Just another brain-dead techie with views on everything under the sun!

Monday, June 02, 2003

Why does everybody hate America?
NY Times columnist Thomas Friedman attempts to analyze what is it that makes countries around the world hate America... especially now... after Afghanistan and Iraq. He comes up with A Brief Theory of Everything [NYTimes registration required]. And he makes some interesting and valid points. He claims after the fall of the Soviet Empire and the emergence of the Internet-technology revolution in America...
The net effect was that U.S. power, culture and economic ideas about how society should be organized became so dominant (a dominance magnified through globalization) that America began to touch people's lives around the planet — "more than their own governments," as a Pakistani diplomat once said to me. Yes, we began to touch people's lives — directly or indirectly — more than their own governments.
This is quite true. I mean people around the world felt that they were losing control over how their lives are shaped… not on a personal level but as the citizens of their respective countries. As a result, America came to be viewed as a hegemon trying to meddle in affairs not their own. This caused varying degrees of resentment in various countries around the world. While in some countries, anti-Americanism became a raison d’etre of that country’s existence, in other countries, like India, anti-Americanism was restricted largely to vitriolic pronouncements by the obsolete leftists and narrow-minded xenophobic policies of the ultra-nationalists.

Friedman also tries to explain why nations did not rise militarily against America.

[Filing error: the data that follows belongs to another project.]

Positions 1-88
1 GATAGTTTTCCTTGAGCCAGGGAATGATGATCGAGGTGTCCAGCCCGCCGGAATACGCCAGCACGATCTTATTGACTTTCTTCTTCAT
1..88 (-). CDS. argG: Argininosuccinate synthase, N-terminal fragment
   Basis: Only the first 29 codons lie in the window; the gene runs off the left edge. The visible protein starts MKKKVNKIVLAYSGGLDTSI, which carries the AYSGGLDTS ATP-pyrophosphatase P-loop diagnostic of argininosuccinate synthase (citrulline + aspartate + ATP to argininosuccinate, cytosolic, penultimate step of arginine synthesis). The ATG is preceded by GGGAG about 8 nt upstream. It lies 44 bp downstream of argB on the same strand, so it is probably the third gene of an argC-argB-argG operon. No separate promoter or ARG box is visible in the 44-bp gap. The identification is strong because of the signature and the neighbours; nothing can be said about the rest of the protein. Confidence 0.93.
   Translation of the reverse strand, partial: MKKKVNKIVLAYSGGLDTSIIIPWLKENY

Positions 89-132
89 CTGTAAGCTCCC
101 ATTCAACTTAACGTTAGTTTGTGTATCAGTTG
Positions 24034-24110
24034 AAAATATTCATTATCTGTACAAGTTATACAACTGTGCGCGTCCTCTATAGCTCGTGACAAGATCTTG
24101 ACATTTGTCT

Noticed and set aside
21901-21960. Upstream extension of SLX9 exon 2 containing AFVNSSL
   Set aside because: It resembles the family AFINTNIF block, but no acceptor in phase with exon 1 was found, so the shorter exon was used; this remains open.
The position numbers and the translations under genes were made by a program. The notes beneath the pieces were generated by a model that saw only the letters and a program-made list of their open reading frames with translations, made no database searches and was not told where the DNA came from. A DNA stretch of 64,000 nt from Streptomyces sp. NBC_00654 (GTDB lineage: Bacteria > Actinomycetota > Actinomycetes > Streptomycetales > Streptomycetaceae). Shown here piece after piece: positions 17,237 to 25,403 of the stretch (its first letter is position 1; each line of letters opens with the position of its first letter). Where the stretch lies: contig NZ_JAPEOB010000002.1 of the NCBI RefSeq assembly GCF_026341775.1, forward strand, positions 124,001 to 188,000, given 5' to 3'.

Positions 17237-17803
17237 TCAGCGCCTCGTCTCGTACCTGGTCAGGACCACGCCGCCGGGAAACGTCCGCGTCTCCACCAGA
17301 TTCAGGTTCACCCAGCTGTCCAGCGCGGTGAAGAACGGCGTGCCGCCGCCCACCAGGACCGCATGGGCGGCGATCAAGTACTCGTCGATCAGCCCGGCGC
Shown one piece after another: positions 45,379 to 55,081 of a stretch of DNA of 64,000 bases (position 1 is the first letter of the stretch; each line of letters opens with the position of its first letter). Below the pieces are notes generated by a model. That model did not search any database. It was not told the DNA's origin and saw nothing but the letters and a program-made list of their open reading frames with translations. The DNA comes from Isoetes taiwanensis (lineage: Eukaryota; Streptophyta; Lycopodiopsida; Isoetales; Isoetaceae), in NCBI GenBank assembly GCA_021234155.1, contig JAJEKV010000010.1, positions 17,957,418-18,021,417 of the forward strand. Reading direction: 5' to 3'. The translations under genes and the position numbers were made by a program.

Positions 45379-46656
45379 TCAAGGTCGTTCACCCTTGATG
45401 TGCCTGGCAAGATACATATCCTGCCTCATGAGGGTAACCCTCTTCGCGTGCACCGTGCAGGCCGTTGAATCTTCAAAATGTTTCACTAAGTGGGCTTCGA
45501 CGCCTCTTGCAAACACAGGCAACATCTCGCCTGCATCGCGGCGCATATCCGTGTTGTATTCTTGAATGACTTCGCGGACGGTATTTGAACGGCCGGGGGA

Why didn't nations organize militarily against the U.S.? Michael Mandelbaum, author of "The Ideas That Conquered the World," answers: "One prominent international relations school — the realists — argues that when a hegemonic power, such as America, emerges in the global system other countries will naturally gang up against it. But because the world basically understands that America is a benign hegemon, the ganging up does not take the shape of warfare. Instead, it is an effort to Gulliverize America, an attempt to tie it down, using the rules of the World Trade Organization or U.N. — and in so doing demanding a vote on how American power is used."

That is an interesting metaphor... Gulliverizing!! :-)

Friedman says that he will try to refine this theory (though, I don't really think that this is a new theory!) and come out with sequels to this article. Lets see... at least this article was balanced and rational.


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Sameer/Male/27. Hails from India/Maharashtra/Mumbai/Prabhadevi, speaks Marathi, English and Hindi. Spends 60% of daytime online. Uses a Faster (1M+) connection. And likes Reading/Computers.